This bowl game was the most desired because of the prestige and the opponent. Southern Miss finds themselves with the most well-known matchup and the toughest challenge. Sure, FSU had a rough season and just lost their coach but this team was once ranked 3rd in the nation this season.
USA had a moment this week. North Texas and UTSA provided the kind of drama that could be clipped and posted all over the place and it was. CUSA helpfully shrank the video for ease of sharing and all enjoyed the Fine Moment.
North Texas have made their way to the top of this week’s power rankings by winning the Game Of The Week.
1. NT (2)
Mason Fine drove his team 98 yards in 57 seconds — the second time in two game weeks where NT has gone 95+ yards for a score. Having beaten two of the preseason division favorites in back-to-back games, NT has shown enough defense to compliment the league’s best offense to take the top spot.
2. Marshall (1)
Marshall drops because NT soared, but Marshall took their turn beating ODU. This game was close for three quarters until Marshall scored 21 in the fourth. Marshall has a good defense but really needs to show more offensively. They visit MTSU on Friday and should really handle the Blue Raiders.
3. So Miss (3)
USM dropped a game they led against NT, then beat a good UTSA, and then handled things against UTEP. UTEP had a 12-play 50 yard drive that ended in a punt but took up 7 minutes and USM had three turnovers (and one on downs) in the first half. They controlleld this game despite having a poor offensive game. This week they will need a good all-around game to compete with the guys in Ruston.
4. LT (4)
The Bulldogs had a week off to recover from the upset in Birmingham, and will host a very good USM team in this rivalry game. It may be weird seeing LT up here but, again, they barely lost to UAB in a game they probably win were it played again. This is a power ranking not a league table. If LT is the team I think they are, they take care of USM in Ruston.
5. FAU (6)
FAU was resting on Boca Raton. Lane Kiffin was building hype and recruiting new players for the surprising Owls as they prepared for North Texas.
6. UAB (8)
UAB is ahead of schedule, beating MTSU 25-23 late. They take on a poor Charlotte and should win that ahead of a huge game against USM. Depending on what happens with North Texas in Florida, the 10/28 game against the 9ers might see UAB tie NT atop the division.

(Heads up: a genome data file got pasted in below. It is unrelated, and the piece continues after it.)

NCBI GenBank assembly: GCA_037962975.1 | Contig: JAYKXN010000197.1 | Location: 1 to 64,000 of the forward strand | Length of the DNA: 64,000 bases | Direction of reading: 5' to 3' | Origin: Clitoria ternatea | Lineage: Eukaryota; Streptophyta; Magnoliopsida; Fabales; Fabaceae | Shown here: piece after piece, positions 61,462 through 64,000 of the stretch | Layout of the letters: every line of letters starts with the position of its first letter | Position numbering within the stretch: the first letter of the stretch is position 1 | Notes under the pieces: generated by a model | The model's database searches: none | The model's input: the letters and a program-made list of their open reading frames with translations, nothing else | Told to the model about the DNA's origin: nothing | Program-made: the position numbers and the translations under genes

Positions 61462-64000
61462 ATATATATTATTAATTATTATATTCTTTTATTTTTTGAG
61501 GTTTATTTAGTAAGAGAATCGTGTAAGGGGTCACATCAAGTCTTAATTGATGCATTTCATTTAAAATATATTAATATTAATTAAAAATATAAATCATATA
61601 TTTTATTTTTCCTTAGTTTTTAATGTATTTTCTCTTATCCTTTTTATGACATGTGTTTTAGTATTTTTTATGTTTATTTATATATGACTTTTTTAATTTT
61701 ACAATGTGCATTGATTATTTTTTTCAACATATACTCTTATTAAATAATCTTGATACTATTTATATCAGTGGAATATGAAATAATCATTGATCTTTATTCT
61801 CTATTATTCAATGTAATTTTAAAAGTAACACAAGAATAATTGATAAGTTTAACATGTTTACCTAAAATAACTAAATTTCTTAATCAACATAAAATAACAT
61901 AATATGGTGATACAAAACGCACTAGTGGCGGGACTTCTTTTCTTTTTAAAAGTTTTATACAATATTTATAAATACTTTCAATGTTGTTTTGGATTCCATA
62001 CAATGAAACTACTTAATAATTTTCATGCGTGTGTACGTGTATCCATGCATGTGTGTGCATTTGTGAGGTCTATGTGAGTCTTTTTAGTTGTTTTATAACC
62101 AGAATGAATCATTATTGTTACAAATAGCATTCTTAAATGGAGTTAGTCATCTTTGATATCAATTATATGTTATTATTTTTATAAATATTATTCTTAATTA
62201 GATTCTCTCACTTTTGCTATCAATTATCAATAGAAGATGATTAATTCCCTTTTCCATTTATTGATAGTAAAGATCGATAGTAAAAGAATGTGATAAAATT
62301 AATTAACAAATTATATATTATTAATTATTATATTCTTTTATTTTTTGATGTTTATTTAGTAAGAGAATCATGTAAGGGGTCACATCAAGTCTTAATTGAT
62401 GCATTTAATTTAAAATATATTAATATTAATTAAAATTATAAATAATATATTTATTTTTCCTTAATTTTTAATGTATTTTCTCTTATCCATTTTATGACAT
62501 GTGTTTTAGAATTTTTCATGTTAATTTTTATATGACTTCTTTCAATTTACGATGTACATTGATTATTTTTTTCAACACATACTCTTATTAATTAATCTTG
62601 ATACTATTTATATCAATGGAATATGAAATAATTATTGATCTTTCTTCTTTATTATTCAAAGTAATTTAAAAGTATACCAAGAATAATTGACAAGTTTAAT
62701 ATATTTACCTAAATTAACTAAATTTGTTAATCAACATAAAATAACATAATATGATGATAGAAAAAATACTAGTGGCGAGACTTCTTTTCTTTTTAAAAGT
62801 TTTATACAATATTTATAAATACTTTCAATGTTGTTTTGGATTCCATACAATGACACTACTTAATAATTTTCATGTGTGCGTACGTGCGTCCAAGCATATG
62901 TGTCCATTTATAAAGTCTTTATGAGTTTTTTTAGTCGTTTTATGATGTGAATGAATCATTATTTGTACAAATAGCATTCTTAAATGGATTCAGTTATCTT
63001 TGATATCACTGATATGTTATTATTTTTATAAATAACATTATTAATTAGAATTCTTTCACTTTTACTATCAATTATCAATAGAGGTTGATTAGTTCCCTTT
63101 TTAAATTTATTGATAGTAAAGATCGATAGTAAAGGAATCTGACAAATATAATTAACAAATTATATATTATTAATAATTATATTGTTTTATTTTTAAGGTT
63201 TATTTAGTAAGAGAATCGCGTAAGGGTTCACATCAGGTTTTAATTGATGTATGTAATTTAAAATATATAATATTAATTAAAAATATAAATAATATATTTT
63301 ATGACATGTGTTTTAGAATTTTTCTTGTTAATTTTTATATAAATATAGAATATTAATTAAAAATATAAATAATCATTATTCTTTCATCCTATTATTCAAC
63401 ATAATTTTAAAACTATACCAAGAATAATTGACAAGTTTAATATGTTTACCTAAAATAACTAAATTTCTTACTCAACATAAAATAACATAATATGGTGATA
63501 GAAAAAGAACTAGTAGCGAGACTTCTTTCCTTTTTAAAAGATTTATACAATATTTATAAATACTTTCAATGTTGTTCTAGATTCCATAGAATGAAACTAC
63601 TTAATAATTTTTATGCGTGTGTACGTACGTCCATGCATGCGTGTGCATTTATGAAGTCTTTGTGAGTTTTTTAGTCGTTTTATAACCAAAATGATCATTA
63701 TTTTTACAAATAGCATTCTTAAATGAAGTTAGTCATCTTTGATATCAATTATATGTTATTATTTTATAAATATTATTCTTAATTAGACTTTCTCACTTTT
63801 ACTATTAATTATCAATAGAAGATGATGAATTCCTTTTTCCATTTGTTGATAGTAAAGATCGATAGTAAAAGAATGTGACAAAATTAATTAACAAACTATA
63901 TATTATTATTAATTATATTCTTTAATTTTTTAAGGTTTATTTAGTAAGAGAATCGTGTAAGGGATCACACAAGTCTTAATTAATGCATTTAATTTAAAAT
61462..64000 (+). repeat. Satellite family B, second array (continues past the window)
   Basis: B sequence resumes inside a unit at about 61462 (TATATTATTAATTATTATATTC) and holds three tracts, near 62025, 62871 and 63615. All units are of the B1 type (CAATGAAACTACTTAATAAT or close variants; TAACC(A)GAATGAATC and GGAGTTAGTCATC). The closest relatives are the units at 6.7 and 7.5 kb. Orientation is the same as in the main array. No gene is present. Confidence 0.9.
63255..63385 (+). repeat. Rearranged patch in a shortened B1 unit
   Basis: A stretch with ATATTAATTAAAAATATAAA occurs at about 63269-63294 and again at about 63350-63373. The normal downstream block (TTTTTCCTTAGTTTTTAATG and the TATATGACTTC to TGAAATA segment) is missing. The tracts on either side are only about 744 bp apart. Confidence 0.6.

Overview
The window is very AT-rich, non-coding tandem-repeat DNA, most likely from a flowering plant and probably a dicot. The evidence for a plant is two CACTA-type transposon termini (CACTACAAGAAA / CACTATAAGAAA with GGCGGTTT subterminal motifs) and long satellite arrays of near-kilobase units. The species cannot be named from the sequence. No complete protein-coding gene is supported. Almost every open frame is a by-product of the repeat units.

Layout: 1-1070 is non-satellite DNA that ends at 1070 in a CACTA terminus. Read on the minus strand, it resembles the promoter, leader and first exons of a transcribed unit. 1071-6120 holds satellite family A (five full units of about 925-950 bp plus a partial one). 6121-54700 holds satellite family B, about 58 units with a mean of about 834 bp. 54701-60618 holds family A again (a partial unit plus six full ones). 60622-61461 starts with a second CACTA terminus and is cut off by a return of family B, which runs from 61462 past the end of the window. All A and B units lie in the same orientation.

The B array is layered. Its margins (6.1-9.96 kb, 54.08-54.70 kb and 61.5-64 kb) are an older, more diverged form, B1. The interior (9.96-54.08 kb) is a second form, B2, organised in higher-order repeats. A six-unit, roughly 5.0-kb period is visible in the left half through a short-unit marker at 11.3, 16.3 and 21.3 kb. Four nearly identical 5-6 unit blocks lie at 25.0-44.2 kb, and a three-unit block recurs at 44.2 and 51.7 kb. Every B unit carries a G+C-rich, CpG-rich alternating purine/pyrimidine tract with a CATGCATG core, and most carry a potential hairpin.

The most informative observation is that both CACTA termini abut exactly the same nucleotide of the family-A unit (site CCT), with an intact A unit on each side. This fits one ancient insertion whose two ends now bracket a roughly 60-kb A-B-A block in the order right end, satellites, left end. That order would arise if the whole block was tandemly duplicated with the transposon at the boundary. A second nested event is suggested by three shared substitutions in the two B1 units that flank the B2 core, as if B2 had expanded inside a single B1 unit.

7. UTSA (5)
UTSA drops not because they lost. No, they played well enough to win — even sporting a 99% win probability at one point. No they drop because they do not believe in themselves — calling a players only meeting and Frank Wilson disallowing post-practice player interviews.
8. WKU (7)
WKU is still being penalized for their poor performance against UTEP although this was a nice return to form against Charlotte. Still, this was Charlotte.
9. FIU (10)
Tulane looked really good last week and FIU looked unready for prime time last week. Now? Well FIU got a big win at home 23-10. Still, this looked like an anomoly. We are waiting and seeing with FIU. They travel to FIU next and that should be very telling.
10. MTSU (9)
Middle Tennessee is reeling. UAB is good, but MTSU should be better. They should get handled by Marshall but Friday nights are strange.
11. ODU (11)
The Monarchs host WKU in a big Friday night game. The top of college football has seen crazy happenings on Fridays and this might be the CUSA version. ODU has no business beating WKU and that is why it could happen.
12. Rice (12)
Rice travels to UTSA in what should be a get-right game for the Roadrunners. Rice is coming off a bye and they might have a few tricks up their sleeves but that will not be enough. Still, Rice played UTSA really closely last year, requiring a late drive by UTSA to win.
13. UTEP (13)
UTEP was handed more than a few chances to upset USM and could not capitalize. Two weeks, two golden opportunities and two losses.
14. Charlotte (14)
Charlotte are the punching bags of every CUSA squad now, and faces a really good UAB team in North Carolina.